Rohingya, UN investigation finds Burmese military guilt of 'intent to genocide'
The commission's final report investigated the violence in Rakhine for over a year. Charges against the democratic leader Aung San Suu Kyi. Investigators highlight the role played by Facebook: "A useful tool for those seeking to spread hatred".
Geneva (AsiaNews / Agencies) - The Burmese military has carried out "mass killings and rapes against the Rohingya minority with intent to genocide"; the commander in chief and five generals "should be tried for orchestrating serious crimes", reads the heavy accusation contained in the final report of the commission charged with investigating ethnic violence in the Western State of Rakhine by the UN Human Rights Council (UNHRC).
In the document published yesterday, the three international experts also censure the civilian government led by the democratic leader Aung San Suu Kyi. They accuse the executive of "allowing hate speech to flourish"; of "having destroyed evidence and documents"; of "not having protected minorities from war crimes and those against humanity", committed by the Tatmadaw (the army) in Rakhine but also in the states of Kachin and Shan.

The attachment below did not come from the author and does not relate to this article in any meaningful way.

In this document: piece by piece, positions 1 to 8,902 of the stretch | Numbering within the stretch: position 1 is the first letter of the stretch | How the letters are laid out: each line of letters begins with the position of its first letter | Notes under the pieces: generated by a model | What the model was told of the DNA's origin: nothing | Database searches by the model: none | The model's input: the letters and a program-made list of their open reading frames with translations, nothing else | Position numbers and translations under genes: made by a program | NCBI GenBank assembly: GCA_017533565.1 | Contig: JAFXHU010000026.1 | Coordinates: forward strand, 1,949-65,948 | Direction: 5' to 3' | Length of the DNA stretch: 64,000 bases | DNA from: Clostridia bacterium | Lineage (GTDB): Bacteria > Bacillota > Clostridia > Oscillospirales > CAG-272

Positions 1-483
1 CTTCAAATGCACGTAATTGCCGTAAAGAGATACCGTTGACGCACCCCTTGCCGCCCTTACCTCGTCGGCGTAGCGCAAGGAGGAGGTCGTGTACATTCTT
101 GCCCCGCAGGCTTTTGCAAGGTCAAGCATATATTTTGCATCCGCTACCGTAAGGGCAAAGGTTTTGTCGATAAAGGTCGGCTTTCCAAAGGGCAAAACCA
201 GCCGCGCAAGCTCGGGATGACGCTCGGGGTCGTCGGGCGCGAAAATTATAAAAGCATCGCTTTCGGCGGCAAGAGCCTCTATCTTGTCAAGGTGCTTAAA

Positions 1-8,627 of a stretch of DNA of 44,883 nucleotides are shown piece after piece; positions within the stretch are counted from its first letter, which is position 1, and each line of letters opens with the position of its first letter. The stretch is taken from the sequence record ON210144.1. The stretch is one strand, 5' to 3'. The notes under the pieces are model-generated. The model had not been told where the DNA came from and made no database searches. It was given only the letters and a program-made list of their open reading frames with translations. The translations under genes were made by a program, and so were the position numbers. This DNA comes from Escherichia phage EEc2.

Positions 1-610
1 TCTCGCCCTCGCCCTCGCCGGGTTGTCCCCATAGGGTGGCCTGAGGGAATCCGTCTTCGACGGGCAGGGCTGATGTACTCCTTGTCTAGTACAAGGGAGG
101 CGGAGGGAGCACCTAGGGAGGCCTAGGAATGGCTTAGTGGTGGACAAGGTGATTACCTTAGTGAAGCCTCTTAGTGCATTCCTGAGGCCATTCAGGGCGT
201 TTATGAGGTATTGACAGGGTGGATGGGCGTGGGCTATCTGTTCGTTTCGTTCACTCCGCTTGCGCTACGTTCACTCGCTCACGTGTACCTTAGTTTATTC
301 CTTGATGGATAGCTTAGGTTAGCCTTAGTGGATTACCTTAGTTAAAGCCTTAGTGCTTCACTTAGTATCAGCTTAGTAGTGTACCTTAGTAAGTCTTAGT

Presided over by former Indonesian attorney general Marzuki Darusman, the commission has operated on a UN mandate since March 2017 and came to these conclusions after questioning 875 victims and witnesses of the violence. Backed by photographic material, video and satellite images, investigations took place in Bangladesh and other countries.
In the last year, the government of Aung San Suu Kyi has rejected most of the allegations about the alleged atrocities committed by the security forces against the Rohingya Muslims. Naypyidaw built transit centers to bring refugees fleeing to Bangladesh back to Rakhine, but UN relief agencies say the return procedures are not yet secure.
Warning that "impunity is deeply rooted in Myanmar's political and legal system", investigators insist that the only possibility of obtaining justice is through the international judicial system; demand the UN Security Council refer Myanmar's position to the International Criminal Court or to create an ad hoc international tribunal; recommend an arms embargo and "targeted individual sanctions against those who appear to be the most responsible".
The commission also highlighted the role played by Facebook, describing it as "a useful tool for those seeking to spread hatred". A few hours after the publication of the report, the social network deleted the profiles of 20 people and organizations that "have committed or allowed serious violations of human rights in the country". Among these there is also the account of the commander in chief of the Burmese Armed Forces, Gen. Min Aung Hlaing.